Immortality signifies a state or condi­tion in which death is an impossibility. Most people limit the word to mean everlasting life. Immortality, however, means inherent life, a condition in which death could not occur. This point will be more fully developed later in these notes.

To the word mortality, however, more often than not, an entirely false mean­ing is assigned. The common idea is that it signifies a condition in which death is unavoidable. This understand­ing is erroneous. The word signifies a state in which death is a possibility, but by no means a certainty.

With these points recognized we are prepared to consider the creation of Adam. Adam was created mortal; created in a condition in which death was a possibility or everlasting life was a possibility; according as he pleased or displeased his wise, just, and loving Creator. Had he remained obedient, he would have continued living until now -- and forever -- and yet all the time he would have remained mortal, liable to death if disobedient. Nor would such a condition be one of uncertainty; for God, with whom he had to do, is un­changeable; hence Adam would have had full assurance of everlasting life so long as he continued loyal and obedient to the Creator. More than this could not reasonably be asked.

Previous to his disobedience Adam enjoyed life in full measure, but not inherent life -- not immortality. His was a life sustained by "every tree of the garden" save the one tree forbidden; and so long as he continued in obedience and in harmony with his Maker, his life was secure - the sustaining elements would not be denied. Thus seen, Adam had life; and death was entirely avoidable; yet he was in such a condition that death was possible -- he was mortal.


Everlasting life and immortality are not synonymous terms, although such a view is commonly held. The word immortal means more than power to live everlastingly; and, according to the scriptures, while millions may ultimately enjoy everlasting life, only a very few will be made possessors of immortality -- sharers of the divine nature.

This quality of immortality originally inhered in Jehovah alone, as it is writ­ten: "the Father hath life in himself (John 5:26); that is to say, his existence is not a derived one, nor a sustained one. Any being whose existence depends in any manner upon another, or upon con­ditions such as food, air, light, etc., is not immortal.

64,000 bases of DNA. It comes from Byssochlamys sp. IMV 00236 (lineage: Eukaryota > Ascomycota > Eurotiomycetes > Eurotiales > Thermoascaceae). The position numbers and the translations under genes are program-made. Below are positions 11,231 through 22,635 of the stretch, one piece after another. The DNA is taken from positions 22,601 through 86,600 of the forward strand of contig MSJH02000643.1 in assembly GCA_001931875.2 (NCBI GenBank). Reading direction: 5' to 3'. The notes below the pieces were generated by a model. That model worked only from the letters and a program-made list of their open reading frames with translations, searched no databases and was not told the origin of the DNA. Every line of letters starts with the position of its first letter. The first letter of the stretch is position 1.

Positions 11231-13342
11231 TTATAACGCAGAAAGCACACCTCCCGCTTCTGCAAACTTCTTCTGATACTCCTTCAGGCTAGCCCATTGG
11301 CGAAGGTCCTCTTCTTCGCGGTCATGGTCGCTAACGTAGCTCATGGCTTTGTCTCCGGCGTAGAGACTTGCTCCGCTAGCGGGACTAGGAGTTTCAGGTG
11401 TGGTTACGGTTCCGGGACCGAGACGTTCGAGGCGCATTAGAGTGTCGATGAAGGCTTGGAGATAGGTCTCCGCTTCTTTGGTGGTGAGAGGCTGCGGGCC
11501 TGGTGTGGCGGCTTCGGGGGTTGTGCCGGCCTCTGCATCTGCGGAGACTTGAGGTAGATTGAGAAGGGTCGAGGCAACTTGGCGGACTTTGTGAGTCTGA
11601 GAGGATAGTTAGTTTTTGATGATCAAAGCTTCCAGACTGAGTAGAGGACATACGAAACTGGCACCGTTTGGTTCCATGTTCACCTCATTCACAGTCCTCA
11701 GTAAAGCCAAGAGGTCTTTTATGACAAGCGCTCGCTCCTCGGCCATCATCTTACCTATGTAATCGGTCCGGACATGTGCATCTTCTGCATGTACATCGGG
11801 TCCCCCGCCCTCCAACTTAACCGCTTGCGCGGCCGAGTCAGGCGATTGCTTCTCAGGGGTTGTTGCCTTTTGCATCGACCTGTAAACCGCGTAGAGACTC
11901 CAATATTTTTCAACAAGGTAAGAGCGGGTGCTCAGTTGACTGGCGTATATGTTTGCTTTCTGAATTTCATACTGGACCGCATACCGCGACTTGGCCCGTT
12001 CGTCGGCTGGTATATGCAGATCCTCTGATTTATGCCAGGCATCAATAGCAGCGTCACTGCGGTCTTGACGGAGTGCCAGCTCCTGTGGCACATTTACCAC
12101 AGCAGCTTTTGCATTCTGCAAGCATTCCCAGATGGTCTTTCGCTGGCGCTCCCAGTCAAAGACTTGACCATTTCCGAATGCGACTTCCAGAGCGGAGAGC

To any who suppose that the Bible abounds with such expressions as im­mortal soul, undying soul, never-dying soul, etc., no better advice could be of­fered than that they take a Bible concordance and look for these words and others of similar import. They will find none.

According to the scriptures the holy angels are enjoying life-everlasting, but are nevertheless only mortal; that is to say, the everlastingness of their angelic existence is not because they are im­mortal (or death-proof) and so could not be destroyed by their Creator; but because he desires that they shall live as long as they will use their lives in accord with his just and loving arrangements. Not only are they not now immortal, but there is no intimation that they ever will be. Proof that they are mortal may be seen from the fact that Satan, who was once a chief of their number, is to be destroyed (Heb. 2:14). The fact that he can be destroyed proves that angels, as a class of beings, are mortal.


The answer to this question, if given from the so-called orthodox theological standpoint would be about as follows: Man is a composite being of three parts, body, spirit, and soul. The body is born after the usual manner of animal birth, except that at the time of birth God interposes, and in some inscrutable man­ner implants in the body a spirit and a soul which are parts of himself, and which, being parts of God, are indestruc­tible, and therefore can never die. These two parts, spirit and soul, orthodoxy is unable to distinguish, and hence uses the terms interchangeably at convenience.

Both terms (spirit and soul) are under­stood to mean the real man, while the flesh is considered to be merely the out­ward clothing of the real man, in which he dwells for the years of his earthly life, as in a house. At death, orthodoxy says, the real man is let out of this prison­house of flesh, and finds himself in a condition much more congenial.